44% skipping meals so kids can eat new Aldi study finds

The cost-of-living-crisis in UK is leading parents to sacrifice their own health, with some going without a meal as often as twice per week.

Almost half (44%) of parents in a new study from lower income families in the UK are skipping meals to ensure their children have enough food to eat, with breakfast being the most common one to miss.

New research* from Aldi reveals that 47% of parents are now experiencing more financial pressure to feed the family compared to six months ago, with almost two in three admitting they are likely to go hungry so their little ones don’t have to. This has led to a third of parents buying less food now than they were 6-months ago, with some of the biggest cutbacks including key breakfast items such as butter, milk, and cereal.

To help ensure parents are getting the food they need, they will be able to access breakfast free of charge at supermarket Aldi’s newly announced Adult’s Breakfast Club. Ahead of the school Easter holidays, when parents are under increased pressure to feed the entire family, the supermarket chain will donate 10 tonnes of healthy cereal and 5,000 gallons of milk and milk alternatives to foodbanks and schools across the country, with the help of charity partner Neighbourly. It will also be doubling down on its existing donations to local schools during term time, as almost a third (31%) of parents surveyed said that they rely on their children being provided breakfast by their school.

The initiative comes as many parents (37%) simply can’t afford a full shop to feed themselves and their family, and are choosing to either skip meals entirely, give children half of their meal, or make larger portions for their children than themselves. Despite these sacrifices, parents who are skipping meals are left feeling sad (32%), like a failure (25%) and tired (22%); made worse as over a quarter (27%) of these children often complain of still being hungry after mealtimes, with no additional food to go around.

With an estimated 2.1 million adults in the UK now using foodbanks**, the outlook for the year ahead is not positive, with 16% of those surveyed estimating that they will have to start using them within the next 6 months. This is supported by findings from giving platform, Neighbourly, who surveyed a selection of charity professionals that work with some of the most vulnerable families in society on a daily basis***.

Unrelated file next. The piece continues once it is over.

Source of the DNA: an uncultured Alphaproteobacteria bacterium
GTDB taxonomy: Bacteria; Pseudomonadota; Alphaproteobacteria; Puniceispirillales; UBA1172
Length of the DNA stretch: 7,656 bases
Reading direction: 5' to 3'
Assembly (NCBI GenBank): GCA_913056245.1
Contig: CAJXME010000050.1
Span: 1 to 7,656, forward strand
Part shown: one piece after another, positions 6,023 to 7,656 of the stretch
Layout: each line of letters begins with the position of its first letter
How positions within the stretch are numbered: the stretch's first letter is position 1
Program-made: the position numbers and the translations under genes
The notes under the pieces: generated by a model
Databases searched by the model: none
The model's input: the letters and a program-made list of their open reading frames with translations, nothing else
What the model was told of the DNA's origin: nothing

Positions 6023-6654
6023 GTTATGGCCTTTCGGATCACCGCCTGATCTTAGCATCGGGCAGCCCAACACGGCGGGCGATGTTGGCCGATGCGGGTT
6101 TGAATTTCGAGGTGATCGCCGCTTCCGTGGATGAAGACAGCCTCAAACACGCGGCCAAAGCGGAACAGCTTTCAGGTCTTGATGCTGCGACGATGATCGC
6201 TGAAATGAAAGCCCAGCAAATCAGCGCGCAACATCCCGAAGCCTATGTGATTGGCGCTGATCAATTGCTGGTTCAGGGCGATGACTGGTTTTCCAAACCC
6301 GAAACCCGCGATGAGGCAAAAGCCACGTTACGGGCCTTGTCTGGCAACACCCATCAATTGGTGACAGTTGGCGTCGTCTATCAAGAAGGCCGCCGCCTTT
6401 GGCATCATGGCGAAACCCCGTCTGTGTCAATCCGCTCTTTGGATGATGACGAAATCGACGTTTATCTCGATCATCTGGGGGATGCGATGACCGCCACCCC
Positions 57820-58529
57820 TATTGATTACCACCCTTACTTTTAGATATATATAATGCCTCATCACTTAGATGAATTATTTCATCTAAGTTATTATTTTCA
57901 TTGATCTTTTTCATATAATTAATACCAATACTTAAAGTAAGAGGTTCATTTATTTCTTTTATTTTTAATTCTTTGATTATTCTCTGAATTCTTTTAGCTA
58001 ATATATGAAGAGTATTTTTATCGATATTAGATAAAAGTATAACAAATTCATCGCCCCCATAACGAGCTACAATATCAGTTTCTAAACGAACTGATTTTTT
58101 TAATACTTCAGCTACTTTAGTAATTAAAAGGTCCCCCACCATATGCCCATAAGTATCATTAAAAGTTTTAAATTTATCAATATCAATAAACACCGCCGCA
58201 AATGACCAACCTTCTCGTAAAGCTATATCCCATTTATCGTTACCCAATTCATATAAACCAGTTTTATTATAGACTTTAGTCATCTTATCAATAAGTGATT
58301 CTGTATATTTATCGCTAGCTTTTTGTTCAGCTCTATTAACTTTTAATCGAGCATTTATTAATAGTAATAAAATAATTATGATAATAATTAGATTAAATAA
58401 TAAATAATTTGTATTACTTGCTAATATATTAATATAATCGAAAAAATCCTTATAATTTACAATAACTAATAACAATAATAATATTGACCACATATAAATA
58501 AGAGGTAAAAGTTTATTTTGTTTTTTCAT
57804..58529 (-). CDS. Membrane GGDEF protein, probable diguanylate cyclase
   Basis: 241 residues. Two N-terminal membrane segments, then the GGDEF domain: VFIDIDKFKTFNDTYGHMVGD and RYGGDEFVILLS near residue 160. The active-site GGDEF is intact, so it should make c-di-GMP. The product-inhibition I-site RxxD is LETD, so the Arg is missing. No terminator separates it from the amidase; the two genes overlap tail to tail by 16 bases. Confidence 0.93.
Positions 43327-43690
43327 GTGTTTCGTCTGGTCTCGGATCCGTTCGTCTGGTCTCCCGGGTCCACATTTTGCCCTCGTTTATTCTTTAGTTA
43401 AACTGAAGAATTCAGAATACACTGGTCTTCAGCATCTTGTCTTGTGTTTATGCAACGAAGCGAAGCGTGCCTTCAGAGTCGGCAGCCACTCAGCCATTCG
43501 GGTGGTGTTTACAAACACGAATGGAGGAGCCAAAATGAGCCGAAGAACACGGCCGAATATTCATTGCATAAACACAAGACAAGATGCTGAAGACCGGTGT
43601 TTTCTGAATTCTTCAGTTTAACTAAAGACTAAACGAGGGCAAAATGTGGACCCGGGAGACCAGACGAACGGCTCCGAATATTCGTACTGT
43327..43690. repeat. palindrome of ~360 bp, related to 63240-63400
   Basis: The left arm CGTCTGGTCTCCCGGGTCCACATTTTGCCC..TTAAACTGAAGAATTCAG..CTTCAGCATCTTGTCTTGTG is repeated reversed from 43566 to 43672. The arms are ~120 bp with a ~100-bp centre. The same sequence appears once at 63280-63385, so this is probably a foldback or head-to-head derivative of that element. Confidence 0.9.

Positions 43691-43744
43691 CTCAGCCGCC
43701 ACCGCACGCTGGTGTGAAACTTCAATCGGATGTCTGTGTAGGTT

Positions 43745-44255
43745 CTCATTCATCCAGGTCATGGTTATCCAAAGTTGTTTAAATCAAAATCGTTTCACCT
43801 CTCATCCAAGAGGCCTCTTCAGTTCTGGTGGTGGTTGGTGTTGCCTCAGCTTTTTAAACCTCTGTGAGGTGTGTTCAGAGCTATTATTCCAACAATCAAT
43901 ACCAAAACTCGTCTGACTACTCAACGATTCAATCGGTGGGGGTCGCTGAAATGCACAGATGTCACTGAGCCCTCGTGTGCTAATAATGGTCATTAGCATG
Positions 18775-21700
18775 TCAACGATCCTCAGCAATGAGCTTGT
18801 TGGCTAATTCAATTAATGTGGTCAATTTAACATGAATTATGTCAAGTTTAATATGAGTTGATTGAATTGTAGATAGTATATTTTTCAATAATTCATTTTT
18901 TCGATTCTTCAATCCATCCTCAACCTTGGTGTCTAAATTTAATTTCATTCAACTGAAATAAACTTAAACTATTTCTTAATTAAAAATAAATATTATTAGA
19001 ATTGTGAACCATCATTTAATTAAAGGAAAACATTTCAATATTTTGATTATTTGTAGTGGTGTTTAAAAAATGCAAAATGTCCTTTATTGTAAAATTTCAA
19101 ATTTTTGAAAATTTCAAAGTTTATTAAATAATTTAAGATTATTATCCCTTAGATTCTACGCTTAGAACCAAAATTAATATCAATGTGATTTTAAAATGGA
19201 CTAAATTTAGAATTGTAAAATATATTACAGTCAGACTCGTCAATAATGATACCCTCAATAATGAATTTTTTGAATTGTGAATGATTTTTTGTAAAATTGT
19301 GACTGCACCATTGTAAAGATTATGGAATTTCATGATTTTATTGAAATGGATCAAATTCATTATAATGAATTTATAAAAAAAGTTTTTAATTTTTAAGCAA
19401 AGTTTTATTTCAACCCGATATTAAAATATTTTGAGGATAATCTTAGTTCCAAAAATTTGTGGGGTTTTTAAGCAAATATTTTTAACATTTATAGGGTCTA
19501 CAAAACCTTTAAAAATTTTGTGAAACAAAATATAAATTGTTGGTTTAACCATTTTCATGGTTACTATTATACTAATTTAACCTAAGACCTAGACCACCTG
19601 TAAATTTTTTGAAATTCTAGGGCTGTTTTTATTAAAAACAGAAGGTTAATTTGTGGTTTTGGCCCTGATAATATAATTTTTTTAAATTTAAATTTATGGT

New data reveals that charity professionals estimate the demand for food provision has increased by 159% in the last 12 months, with almost all (96%) expecting this to increase further in the next year. They estimate that 50% of the parents they work with are regularly skipping meals in order to put food on the table for their children, with 94% agreeing that parents go without as much food during school holidays as they prioritise feeding their children.  

The scheme from Aldi comes as 58% of charity professionals agree that there is a lack of breakfast food items being provided to charities and food banks.

Liz Fox, Corporate Responsibility Director at Aldi UK comments: “We believe that having access to healthy food should be a right, not a privilege. The thought that parents are having to skip meals to ensure their children can eat is terrible. Our partnership with Neighbourly to donate surplus food from our stores helps to support the communities where we operate, but we want to be able to help parents too. We hope the Adult Breakfast Club will help provide everyday breakfast essentials to parents who otherwise would be going without.”

Steve Butterworth, CEO of Neighbourly, adds: “We are now seeing the real-world effects of the cost-of-living-crisis, and this is what it looks like. Parents sitting with empty, or half-empty, plates at mealtimes to ensure their children have enough food. Creating a dedicated Breakfast Club to ensure these parents are getting the nutrients they need and deserve is a brilliant initiative and one we hope will make a tangible difference in our community.”


Share

Featured Articles

Diageo Trials new Baileys Paper-Based Bottle

Diageo trials a dry moulded fibre bottle made of 90% paper by partnering with PA Consulting, as part of the Bottle Collective with PA and PulPac.

Unilever CEO Schumacher Lays out Plastics Roadmap

Unilever CEO Hein Schumacher sets out a roadmap to a Global Plastics Treaty, in wake of controversy that saw company criticised for watering down ESG goals

Ahold Delhaize Targets Sustainability & Omnichannel Goals

Multinational food business Ahold Delhaize prioritises sustainability and omnichannel innovation as part of its new plan for financial and strategic goals

US Bird flu Turns Spotlight on Milk Pasteurisation

Drink

Nestlé 'Meeting Sustainability Targets on Nescafé Coffee'

Sustainability

Coffee Prices Soar as Extreme Weather Hits Brazil & Vietnam

Drink